On the first day of school when Sophie walked into the classroom, she immediately attracted the attention of every boy. She wasn’t particularly attractive and only stood about five-foot-five, with short cropped hair, and a short-waisted leather jacket, but there was a tough streetwise aura about her making her presence somewhat intimidating, but at the same time, alluring. Being a street kid, Robert immediately knew he would hook up with her.
Shortly thereafter, he saw Sophie at a bookshop he frequented, walked up behind her noticing she had a copy of Jean-Paul Sartre’s “Age of Reason” in her hands, and said, “Those existential writers are too depressing for me.”
Unfazed, Sophie asked, “Who do you like?”
“I’m into Beat writers like Kerouac and Burroughs.”
The rest of the lunch hour was occupied with discussions about books, and from that day forward they were inseparable and spent their breaks exploring little curio shops or sitting in the park discussing authors.
At the time, there was a war raging in Vietnam and the military was conscripting young men Robert’s age by the thousands. He thought his chances of survival were better if he joined up rather than be conscripted.
Sophie told him they could go to Canada, but Robert knew that was a pipe dream and didn’t want to live like a fugitive.
On the night before Robert was due to leave, he took Sophie to dinner and a coffeehouse where they listened to music.
The atmosphere between them was pensive and devoid of the usual chattiness.
The session at the coffeehouse broke up at around three in the morning. A thunderstorm had passed, and outside, the air was cool and saturated with the sweet scent of gardenias bordering the old wooden building.
Robert said, “I don’t feel like going home, why don’t we go over to the bay and watch the ships come and go until morning?”
In a somber tone, Sophie responded, “Neither do I. I would just like to be with you for a while more.”
They walked out to the end of a rocky breakwater and sat beneath a flashing red beacon indicating the entrance to the harbor.
Surrounding them, fish darted around and ignited the phosphorescence in the water leaving luminescent trails that dissipated like shooting stars. Small jellyfish, at the slightest motion, lit up like twinkling stars.
Two ships were passing. A soft breeze disturbed the water and the ships’ lights cast rippling reflections converging to the spot where Sophie and Robert sat.
Sophie asked, “Where do you think that ship is coming from and the other ship is going?”
Robert said, “The smaller ship is a coastal freighter headed to Mexico with refrigerators and washing machines. The big one is coming in to pick up a load of fertilizer and haul it back to Mobile or Galveston.“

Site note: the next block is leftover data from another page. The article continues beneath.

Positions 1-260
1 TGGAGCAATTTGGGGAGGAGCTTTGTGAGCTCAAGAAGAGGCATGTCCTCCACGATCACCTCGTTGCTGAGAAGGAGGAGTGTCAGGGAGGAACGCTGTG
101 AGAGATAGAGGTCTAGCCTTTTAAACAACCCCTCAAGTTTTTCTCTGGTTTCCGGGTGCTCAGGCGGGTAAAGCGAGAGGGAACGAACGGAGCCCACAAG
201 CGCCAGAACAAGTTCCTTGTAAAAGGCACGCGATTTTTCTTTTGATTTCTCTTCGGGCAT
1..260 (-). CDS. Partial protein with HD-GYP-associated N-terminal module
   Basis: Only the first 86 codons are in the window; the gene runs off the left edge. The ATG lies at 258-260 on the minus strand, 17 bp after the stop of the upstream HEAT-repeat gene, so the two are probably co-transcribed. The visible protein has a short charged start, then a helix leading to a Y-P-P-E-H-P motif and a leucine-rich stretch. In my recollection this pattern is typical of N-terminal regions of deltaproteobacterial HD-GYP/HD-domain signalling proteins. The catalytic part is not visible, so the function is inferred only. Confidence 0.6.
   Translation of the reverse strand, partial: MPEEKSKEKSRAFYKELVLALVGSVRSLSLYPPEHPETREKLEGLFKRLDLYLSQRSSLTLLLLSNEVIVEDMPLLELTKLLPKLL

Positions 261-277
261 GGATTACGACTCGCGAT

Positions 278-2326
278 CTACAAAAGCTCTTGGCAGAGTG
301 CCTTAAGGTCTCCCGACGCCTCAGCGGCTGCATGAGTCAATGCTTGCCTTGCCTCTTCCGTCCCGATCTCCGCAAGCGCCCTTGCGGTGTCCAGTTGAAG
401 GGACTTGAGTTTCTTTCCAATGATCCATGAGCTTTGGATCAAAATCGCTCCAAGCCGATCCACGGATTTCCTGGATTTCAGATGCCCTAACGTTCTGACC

Sophie nestled close to Robert, squeezed his hand, and said, “I wish we were on the one going to Mexico.
Hand in hand, they sat silently while above them the random powderpuff clouds, the debris from a spent thunderstorm raced past. The clouds collected the moonlight and illuminated the night sky with a silvery glow as the tide ebbed and the bay turned into a softly rolling mercurial pool of serpentine reflections.
As they sat there waiting for the sun to peek over the horizon, a steely stillness prevailed at the tide’s turning. Only the fish silently darting about left phosphorescent trails and two ships sliding out of sight gave any indication of motion on the earth below.
There, in the predawn silence, they both knew it might be the last time they would ever be together.
George C Glasser was born in Tampa Florida in 1945 and didn’t begin his writing career until 1990 when he had investigative environmental articles published and republished in international environmental publications and newspapers. Glasser’s specialty was industrial pollutants and their toxicological impact. In 2000, he married a British woman and relocated to the UK where he lives now in South Yorkshire. In 2010, he retired from environmental work to concentrate on creative writing. His primary influences were writers such as Jack Kerouac, John Steinbeck, Hunter S. Thompson, and William Burroughs. In 2010, Glasser wrote his first book, “The Other Side to This Life,” a fictionalized biography about his experiences during the 1960s at the epicenter of the Counterculture Revolution and Vietnam War. Presently, Glasser writes album reviews and articles for the online publication, Jazz Syndicate Magazine. Glasser said, “I’ve always enjoyed writing about music, especially old Blues musicians with colorful lives. It entails everything I enjoy about writing. Sometimes, it takes ten or fifteen hours of entertaining research to come up with a succinct 500-700 words that give an accurate snapshot of the musician and the music.”